Market Momentum and Trend: One Is Not Like the Other

market momentumThe first and most basic concept is this: Momentum indicators do not represent price trends. Momentum indicators represent momentum trends.

— Robert Miner, High Probability Trading Strategies

Momentum and trend: one of these things is not like the other; but in the midst of steep trends and at apparent extremes, the distinction can be a difficult one to make.

Take any book on technical analysis off the shelf and you’re likely to find some kind of implied or explicit reference to this basic technical premise: “a change in the rate at which price is changing (ROC) does not equate to a change in the direction of price.

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It’s a foundational concept; but not rudimentary.  Understanding the distinction is simple in theory; but the prevalence of momentum oscillators and their effectiveness at giving early notice of reversals in many market environments inculcates traders with the belief that there is a functional identity between the two.  That belief will serve them well much of the time: but occasionally it reveals itself as misguided, proving very costly.

Today’s market environment is a great one to take notes on, because it demonstrates this fallacy well.  Momentum indicators like J. Welles Wilder’s Relative Strength Index (RSI) are uniformly redlined above 70 – i.e. “overbought territory” – on high-beta momentum names and broad stock indices alike on almost any time frame. And yet: their trends continue higher

Take the S&P 500 ($SPX) Daily chart, plotted with its RSI and ROC indicators.  The trend (top panel) has continued higher with only modest pullbacks along the way throughout 2013.  But 1) the trend slope and pace moderated after January and February; and 2) though the pullbacks were minor, their presence in May, August and September adverse impact the indicator calculations.

S&P 500 (SPX) – Daily Chart: Trend Up, Momentum Down – Reason to Worry?

market momentum

Between these two factors, then, the relative strength and rate-of-change of SPX has slackened somewhat – even while the index finished yesterday at an all-time high.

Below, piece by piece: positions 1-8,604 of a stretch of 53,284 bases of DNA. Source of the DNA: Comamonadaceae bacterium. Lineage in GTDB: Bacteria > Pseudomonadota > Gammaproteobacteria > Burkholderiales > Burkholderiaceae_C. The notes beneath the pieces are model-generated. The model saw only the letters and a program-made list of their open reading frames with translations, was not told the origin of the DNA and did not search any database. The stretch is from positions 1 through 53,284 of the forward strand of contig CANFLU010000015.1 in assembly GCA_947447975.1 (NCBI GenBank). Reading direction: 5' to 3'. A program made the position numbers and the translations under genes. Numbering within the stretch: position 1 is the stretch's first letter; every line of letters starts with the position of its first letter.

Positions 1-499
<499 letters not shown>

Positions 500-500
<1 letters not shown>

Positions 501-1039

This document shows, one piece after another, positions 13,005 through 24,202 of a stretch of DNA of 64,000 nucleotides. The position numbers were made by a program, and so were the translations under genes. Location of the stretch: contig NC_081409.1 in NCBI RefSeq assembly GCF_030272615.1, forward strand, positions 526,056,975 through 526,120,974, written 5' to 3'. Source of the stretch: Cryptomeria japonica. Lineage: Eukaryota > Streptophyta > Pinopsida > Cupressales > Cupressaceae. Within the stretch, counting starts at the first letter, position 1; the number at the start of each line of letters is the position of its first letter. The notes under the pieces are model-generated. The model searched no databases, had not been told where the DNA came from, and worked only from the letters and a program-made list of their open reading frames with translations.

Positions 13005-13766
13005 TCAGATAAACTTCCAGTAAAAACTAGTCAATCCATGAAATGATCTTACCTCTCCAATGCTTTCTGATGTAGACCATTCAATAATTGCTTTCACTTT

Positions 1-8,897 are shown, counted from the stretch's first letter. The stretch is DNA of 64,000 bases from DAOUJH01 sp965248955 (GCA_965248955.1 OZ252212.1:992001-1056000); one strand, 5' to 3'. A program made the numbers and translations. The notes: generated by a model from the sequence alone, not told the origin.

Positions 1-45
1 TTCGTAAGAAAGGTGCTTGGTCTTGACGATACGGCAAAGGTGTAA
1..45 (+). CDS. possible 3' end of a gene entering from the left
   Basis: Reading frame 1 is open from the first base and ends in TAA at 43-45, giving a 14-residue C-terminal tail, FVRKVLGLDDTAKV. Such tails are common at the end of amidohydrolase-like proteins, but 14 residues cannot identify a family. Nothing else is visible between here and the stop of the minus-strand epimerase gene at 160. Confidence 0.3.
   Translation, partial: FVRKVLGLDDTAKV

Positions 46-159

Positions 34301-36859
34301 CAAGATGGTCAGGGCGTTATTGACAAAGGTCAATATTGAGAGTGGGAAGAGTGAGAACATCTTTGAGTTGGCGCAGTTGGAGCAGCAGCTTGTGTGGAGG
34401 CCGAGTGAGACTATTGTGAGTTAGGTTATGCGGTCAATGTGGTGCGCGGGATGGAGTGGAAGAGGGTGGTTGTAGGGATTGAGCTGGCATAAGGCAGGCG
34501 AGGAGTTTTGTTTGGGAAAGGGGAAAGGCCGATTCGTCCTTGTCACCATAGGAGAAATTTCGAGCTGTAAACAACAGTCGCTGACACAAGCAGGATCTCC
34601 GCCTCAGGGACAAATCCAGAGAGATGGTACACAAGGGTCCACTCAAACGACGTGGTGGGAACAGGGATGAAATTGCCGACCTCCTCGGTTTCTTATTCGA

Does this render market momentum indicators useless?  If the real question is, “are they the right tool to call a reversal?”: the answer is “yes”.  But then, momentum is just a clue to the riddle of a market trend’s intensity and duration – only price itself is the answer.

Measures of momentum like RSI and ROC are the wrong tool to predict a reversal (some are more right, but none quite do the trick), but that hardly makes their message useless.

When the trend is up and momentum is “overbought” (a misleading term, really), there is no empirical reason to suppose a reversal is at hand.  Momentum’s message here?  Decisive strength.  

In the case of SPX, the index is clearly slowing notably in momentum while price ticks higher.  This creates a negative momentum divergence – a technical event that sometimes presages market turns – sometimes.  The value of momentum here is that its decisive strength of earlier in the year has given way to a mixed picture.  The intensity of the trend has changed.  Perhaps SPX has simply moderated to a more sustained upward trajectory.  Nothing bearish about that.  Or, this SPX momentum decline may signal the demand impulse driving the market higher is tired.  When this happens, the market tends to correct.

At bottom, momentum is an indicator of the quality of a trend: it’s speed, range, intensity, strength, vitality.  Market momentum regimes – overbought, oversold, or trending – signal when to remain comfortable about a trend’s health; and when to sit up and take note. Thus they provide highly important, ancillary data about trends; but confirmation of continuation and reversal must be left to price alone.


Twitter: @andrewunknown and @seeitmarket

Author holds no position in any securities/instruments mentioned at the time of publication.

Any opinions expressed herein are solely those of the author, and do not in any way represent the views or opinions of any other person or entity.

Excerpt from Robert Miner’s excellent High Probability Trading Strategies, p. 11.